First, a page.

The Sydney based painter is well known for his subject matter surrounding modern day masculinity. Using oils as if they were delicate watercolours, this new body of work emerged from a chance encounter with a scuba diver hunting for discarded longnecks that litter Sydney Harbour.
Director Roma D'Arrietta's promo, shot in the artist's studio, responds to Meagher's interest in the Australian male psyche's position in the shadow of the bottle.
Claudia Karvan opened Noah Taylor's exhibition of new works at Olsen Irwin Works on Paper, Small Paintings and Sculpture on Saturday 7 June 2014._view online (external link)
Noah Taylor New Works
In March 2013, John Olsen, one of Australia’s greatest living artists,
embarked on the second largest mural of his career. He was 85 years old.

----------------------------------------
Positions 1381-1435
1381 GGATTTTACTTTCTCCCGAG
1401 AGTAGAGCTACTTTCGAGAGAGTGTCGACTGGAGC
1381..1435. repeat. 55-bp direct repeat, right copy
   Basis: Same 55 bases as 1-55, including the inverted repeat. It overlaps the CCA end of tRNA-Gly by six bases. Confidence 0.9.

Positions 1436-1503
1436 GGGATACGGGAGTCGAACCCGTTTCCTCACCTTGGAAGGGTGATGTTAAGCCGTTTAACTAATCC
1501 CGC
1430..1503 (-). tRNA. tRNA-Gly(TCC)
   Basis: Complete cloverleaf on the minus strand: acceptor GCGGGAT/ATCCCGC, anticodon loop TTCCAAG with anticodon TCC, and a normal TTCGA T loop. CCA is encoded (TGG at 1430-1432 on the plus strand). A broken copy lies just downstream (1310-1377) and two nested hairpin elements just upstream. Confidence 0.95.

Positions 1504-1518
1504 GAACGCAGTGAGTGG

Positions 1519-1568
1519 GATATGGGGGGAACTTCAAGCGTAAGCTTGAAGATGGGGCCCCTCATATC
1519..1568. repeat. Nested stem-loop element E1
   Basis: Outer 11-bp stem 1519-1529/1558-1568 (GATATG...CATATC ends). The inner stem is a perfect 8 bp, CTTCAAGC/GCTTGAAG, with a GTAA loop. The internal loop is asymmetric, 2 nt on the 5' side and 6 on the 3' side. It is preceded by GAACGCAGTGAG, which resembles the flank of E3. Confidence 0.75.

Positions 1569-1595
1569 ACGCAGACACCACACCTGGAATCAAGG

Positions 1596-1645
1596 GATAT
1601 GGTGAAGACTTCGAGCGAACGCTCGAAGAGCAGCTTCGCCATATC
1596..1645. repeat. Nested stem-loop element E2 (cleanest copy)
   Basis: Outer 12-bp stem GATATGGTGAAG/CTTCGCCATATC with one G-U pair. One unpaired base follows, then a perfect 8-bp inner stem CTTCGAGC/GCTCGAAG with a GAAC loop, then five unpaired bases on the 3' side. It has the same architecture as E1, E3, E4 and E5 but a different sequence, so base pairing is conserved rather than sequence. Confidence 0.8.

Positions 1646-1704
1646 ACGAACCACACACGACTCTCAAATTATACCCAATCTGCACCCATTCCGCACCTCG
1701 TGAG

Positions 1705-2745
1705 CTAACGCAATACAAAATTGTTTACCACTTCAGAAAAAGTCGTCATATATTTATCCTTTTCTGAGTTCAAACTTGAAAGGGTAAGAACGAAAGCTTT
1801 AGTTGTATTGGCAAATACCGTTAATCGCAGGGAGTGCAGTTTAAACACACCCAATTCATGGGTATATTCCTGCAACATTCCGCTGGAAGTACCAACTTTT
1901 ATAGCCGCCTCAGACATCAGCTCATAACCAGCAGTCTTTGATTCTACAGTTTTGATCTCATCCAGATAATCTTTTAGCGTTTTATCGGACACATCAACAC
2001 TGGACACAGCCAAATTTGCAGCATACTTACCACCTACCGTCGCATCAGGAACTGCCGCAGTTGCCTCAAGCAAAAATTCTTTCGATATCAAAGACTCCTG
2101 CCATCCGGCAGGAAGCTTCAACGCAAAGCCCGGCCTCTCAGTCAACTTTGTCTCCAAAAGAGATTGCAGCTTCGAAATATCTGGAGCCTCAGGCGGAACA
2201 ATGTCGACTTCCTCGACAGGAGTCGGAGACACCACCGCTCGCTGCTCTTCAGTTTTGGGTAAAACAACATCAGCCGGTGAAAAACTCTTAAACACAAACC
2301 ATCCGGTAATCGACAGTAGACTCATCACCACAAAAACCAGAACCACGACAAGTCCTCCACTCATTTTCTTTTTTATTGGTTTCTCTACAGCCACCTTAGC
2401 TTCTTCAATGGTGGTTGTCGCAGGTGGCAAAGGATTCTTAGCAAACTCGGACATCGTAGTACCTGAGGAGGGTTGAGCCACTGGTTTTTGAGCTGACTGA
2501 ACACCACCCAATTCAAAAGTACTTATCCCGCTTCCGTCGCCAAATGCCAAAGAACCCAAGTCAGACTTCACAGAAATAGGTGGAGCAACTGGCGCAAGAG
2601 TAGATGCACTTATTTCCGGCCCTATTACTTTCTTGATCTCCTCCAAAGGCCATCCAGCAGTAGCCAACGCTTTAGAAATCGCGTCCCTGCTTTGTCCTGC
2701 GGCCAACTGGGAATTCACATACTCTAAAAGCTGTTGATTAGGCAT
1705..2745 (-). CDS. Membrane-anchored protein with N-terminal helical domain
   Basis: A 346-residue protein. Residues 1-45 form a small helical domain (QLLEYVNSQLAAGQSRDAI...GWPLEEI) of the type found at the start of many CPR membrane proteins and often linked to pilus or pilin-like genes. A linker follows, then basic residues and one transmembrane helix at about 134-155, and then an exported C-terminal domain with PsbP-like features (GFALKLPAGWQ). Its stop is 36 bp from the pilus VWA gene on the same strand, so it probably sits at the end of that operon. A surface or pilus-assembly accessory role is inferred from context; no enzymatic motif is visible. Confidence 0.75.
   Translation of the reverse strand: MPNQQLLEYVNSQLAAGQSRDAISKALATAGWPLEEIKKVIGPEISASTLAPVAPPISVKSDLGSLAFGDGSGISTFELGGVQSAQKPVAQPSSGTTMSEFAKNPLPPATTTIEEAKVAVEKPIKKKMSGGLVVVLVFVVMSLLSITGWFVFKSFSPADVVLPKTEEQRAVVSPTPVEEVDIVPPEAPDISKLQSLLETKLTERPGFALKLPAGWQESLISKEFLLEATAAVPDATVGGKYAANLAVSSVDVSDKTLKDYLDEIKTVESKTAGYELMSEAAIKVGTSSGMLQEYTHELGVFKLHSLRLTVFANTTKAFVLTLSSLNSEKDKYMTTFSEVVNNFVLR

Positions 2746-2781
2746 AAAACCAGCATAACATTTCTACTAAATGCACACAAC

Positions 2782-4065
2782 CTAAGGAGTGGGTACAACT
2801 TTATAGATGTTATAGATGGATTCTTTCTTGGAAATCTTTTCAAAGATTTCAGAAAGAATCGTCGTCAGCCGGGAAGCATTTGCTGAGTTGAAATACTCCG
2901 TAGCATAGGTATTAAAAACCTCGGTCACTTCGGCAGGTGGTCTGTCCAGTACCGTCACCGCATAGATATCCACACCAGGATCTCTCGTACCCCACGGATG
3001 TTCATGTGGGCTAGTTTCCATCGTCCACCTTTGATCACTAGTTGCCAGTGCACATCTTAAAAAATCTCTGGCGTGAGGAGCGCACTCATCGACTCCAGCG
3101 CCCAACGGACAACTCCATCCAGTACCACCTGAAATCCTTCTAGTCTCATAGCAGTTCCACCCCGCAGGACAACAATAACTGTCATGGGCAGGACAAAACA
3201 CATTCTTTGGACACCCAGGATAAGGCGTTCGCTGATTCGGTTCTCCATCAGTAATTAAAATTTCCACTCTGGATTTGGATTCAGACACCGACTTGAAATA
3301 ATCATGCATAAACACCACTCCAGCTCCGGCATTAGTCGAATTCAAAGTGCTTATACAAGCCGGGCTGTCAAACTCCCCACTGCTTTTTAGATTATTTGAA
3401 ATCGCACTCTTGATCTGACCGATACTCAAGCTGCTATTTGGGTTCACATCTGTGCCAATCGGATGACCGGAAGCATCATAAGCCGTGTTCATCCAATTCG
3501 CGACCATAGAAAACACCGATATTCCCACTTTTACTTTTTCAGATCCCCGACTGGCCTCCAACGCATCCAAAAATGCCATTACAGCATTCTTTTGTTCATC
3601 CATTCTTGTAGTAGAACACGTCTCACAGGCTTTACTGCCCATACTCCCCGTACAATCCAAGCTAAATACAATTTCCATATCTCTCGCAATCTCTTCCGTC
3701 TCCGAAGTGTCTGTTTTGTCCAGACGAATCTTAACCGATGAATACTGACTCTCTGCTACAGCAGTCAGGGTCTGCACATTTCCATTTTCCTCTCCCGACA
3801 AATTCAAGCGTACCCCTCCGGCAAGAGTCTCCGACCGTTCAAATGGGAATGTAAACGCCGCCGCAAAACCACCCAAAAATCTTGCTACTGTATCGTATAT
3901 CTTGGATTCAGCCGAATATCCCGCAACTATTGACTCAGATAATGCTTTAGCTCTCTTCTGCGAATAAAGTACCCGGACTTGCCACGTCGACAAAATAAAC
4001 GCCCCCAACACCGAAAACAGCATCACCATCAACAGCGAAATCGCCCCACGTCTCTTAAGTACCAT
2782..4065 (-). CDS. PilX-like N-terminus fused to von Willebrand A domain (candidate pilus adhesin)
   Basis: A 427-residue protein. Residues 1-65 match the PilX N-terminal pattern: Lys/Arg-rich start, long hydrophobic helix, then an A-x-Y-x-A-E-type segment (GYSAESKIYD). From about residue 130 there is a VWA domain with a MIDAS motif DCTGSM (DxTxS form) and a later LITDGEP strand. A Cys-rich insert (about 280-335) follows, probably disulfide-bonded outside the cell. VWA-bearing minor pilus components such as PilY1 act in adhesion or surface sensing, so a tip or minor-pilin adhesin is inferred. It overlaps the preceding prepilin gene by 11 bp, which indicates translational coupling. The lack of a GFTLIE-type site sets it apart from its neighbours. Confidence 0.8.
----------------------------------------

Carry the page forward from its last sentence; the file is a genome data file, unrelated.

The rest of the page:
In The King Sun, director Tony Williams and producer Anna Hewgill follow the progress of John Olsen’s mural from the arrival of the 8 blank panels to the transportation, delivery and installation of the giant painting in the Collins Square development in Melbourne.
The film is a record of a great Australian at work on possibly his final mural. It’s also an uplifting exploration of a life in art, and a reflection on mortality, optimism and happiness.
The filmmakers take us inside Olsen’s Southern Highland home where Olsen opens up about the eastern philosophies and techniques that have guided his practice, and we hear from Olsen’s wife, son and daughter. John Olsen is in the autumn of his life and in The King Sun he reflects on what he was like as a younger man. We flash back to archival footage of John as a young, vigorous and driven artist working on Salute to Five Bells, and winning the Archibald. And we see how much he has mellowed with time.
The King Sun: John Olsen screened Tuesday 17 June at 10pm on ABC1.